Euler discussed whether or not it was possible to stroll around Koenigsberg crossing each of its seven bridges exactly once. Experiment with different numbers of islands and bridges.
Is it true that any convex hexagon will tessellate if it has a pair
of opposite sides that are equal, and three adjacent angles that
add up to 360 degrees?
What happens to the perimeter of triangle ABC as the two smaller
circles change size and roll around inside the bigger circle?
A huge wheel is rolling past your window. What do you see?
Can you discover whether this is a fair game?
A game for 2 players that can be played online. Players take it in
turns to select a word from the 9 words given. The aim is to select
all the occurrences of the same letter.
Can you find all the 4-ball shuffles?
ABC is an equilateral triangle and P is a point in the interior of
the triangle. We know that AP = 3cm and BP = 4cm. Prove that CP
must be less than 10 cm.
Do you know how to find the area of a triangle? You can count the
squares. What happens if we turn the triangle on end? Press the
button and see. Try counting the number of units in the triangle
now. . . .
Show that among the interior angles of a convex polygon there
cannot be more than three acute angles.
These formulae are often quoted, but rarely proved. In this article, we derive the formulae for the volumes of a square-based pyramid and a cone, using relatively simple mathematical concepts.
Patterns that repeat in a line are strangely interesting. How many types are there and how do you tell one type from another?
If you can copy a network without lifting your pen off the paper and without drawing any line twice, then it is traversable.
Decide which of these diagrams are traversable.
Can you see how this picture illustrates the formula for the sum of
the first six cube numbers?
Choose any two numbers. Call them a and b. Work out the arithmetic mean and the geometric mean. Which is bigger? Repeat for other pairs of numbers. What do you notice?
You have been given nine weights, one of which is slightly heavier
than the rest. Can you work out which weight is heavier in just two
weighings of the balance?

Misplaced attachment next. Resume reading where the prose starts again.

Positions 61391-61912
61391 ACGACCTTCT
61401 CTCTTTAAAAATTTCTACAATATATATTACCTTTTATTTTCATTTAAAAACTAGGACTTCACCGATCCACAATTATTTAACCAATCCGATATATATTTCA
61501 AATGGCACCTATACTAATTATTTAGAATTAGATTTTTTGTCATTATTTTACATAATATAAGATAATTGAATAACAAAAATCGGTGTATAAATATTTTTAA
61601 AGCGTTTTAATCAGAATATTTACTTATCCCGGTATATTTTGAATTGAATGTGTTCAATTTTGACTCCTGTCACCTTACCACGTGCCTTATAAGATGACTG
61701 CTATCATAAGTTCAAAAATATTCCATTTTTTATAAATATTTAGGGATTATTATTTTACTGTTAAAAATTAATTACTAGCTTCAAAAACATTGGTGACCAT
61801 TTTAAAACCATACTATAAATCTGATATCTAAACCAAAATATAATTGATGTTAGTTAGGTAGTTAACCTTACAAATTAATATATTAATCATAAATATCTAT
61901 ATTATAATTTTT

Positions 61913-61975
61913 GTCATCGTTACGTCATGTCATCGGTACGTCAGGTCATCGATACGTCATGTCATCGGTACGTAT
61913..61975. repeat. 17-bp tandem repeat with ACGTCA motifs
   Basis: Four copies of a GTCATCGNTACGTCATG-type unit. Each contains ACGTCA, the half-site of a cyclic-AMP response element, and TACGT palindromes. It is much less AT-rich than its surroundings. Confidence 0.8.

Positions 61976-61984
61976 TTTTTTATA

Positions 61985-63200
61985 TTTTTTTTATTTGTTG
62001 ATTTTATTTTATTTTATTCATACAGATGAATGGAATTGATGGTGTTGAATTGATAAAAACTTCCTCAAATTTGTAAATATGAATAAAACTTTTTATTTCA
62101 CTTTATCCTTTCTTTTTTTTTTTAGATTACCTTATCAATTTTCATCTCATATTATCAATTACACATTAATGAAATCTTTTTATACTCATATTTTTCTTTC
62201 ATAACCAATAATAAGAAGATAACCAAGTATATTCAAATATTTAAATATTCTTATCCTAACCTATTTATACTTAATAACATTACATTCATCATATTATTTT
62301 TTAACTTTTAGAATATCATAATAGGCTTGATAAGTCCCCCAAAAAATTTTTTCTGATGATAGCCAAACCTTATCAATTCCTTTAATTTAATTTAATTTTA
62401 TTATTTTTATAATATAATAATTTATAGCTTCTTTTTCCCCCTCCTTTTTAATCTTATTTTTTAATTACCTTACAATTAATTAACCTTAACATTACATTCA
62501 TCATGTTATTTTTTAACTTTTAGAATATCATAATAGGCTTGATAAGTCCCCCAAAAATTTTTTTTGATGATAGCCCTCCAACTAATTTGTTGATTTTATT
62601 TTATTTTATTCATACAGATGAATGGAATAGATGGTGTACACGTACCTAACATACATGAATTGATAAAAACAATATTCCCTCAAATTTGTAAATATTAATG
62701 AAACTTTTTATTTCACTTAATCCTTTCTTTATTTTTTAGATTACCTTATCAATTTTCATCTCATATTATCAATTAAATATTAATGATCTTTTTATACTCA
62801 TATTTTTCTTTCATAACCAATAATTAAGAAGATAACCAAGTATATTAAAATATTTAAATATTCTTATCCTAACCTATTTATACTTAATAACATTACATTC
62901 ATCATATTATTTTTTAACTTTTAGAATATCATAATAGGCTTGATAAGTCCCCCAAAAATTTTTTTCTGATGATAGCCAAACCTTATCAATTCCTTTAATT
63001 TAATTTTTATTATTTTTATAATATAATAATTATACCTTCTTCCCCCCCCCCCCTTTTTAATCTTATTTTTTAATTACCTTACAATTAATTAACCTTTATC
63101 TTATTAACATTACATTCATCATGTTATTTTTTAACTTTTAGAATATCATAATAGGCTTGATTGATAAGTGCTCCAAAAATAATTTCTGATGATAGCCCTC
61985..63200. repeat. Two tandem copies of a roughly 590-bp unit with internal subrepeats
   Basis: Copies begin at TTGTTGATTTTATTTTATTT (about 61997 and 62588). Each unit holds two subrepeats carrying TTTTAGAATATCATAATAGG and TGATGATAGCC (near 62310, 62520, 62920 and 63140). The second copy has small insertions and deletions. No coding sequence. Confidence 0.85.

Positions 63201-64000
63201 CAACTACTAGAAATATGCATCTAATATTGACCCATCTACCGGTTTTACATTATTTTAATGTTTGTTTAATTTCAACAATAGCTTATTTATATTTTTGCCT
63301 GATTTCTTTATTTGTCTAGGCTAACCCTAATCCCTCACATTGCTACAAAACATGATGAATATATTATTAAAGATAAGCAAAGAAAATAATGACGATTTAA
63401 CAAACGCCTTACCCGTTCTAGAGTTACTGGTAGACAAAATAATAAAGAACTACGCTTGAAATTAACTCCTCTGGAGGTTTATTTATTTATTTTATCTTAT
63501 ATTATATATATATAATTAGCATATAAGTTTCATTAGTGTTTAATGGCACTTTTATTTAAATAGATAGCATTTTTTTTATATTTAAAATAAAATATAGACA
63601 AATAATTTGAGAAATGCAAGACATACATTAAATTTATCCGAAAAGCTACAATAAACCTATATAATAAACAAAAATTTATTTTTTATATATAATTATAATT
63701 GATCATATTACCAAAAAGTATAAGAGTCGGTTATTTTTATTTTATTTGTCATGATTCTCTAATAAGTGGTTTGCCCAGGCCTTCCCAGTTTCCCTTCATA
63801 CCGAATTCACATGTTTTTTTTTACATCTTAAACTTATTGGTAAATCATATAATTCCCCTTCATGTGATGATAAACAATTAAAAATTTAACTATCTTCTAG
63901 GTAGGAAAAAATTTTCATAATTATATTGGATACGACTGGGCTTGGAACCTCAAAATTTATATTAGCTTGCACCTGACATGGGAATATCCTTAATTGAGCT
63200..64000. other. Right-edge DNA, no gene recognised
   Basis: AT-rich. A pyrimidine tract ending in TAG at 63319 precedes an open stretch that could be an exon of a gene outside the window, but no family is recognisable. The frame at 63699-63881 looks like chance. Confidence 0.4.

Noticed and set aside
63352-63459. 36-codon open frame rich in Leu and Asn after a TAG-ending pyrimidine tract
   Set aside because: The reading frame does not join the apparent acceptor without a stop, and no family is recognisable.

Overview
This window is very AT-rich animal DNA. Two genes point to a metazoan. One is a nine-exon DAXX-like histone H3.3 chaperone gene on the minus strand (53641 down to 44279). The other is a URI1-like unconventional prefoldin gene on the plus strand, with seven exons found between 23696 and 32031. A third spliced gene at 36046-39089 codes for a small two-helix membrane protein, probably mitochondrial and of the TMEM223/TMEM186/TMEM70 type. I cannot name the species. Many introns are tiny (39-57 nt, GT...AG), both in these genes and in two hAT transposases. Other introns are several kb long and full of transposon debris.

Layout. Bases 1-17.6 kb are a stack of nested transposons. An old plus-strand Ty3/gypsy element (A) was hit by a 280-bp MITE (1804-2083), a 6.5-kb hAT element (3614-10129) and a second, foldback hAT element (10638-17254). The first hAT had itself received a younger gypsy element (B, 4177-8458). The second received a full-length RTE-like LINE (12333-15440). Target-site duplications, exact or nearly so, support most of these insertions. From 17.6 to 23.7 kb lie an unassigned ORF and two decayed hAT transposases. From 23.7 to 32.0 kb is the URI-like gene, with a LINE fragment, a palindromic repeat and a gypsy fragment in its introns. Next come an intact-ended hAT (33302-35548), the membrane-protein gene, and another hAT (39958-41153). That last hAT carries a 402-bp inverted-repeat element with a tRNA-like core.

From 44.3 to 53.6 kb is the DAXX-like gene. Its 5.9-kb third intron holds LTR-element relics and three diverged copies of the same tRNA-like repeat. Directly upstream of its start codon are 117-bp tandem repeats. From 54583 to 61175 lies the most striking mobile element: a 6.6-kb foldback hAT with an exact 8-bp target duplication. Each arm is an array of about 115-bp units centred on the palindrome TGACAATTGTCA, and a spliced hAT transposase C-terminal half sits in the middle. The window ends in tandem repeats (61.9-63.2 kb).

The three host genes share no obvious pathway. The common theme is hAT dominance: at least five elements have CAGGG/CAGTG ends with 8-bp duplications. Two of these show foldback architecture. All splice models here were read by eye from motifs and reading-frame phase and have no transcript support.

This article invites you to get familiar with a strategic game called "sprouts". The game is simple enough for younger children to understand, and has also provided experienced mathematicians with. . . .
You can work out the number someone else is thinking of as follows. Ask a friend to think of any natural number less than 100. Then ask them to tell you the remainders when this number is divided by. . . .
Pick the number of times a week that you eat chocolate. This number must be more than one but less than ten.
Multiply this number by 2. Add 5 (for Sunday). Multiply by 50... Can you explain why it. . . .
When number pyramids have a sequence on the bottom layer, some interesting patterns emerge...
Prove Pythagoras Theorem using enlargements and scale factors.
Can you cross each of the seven bridges that join the north and south of the river to the two islands, once and once only, without retracing your steps?
This is an interactivity in which you have to sort the steps in the
completion of the square into the correct order to prove the
formula for the solutions of quadratic equations.
The circumcentres of four triangles are joined to form a
quadrilateral. What do you notice about this quadrilateral as the
dynamic image changes? Can you prove your conjecture?
Is it possible to rearrange the numbers 1,2......12 around a clock
face in such a way that every two numbers in adjacent positions
differ by any of 3, 4 or 5 hours?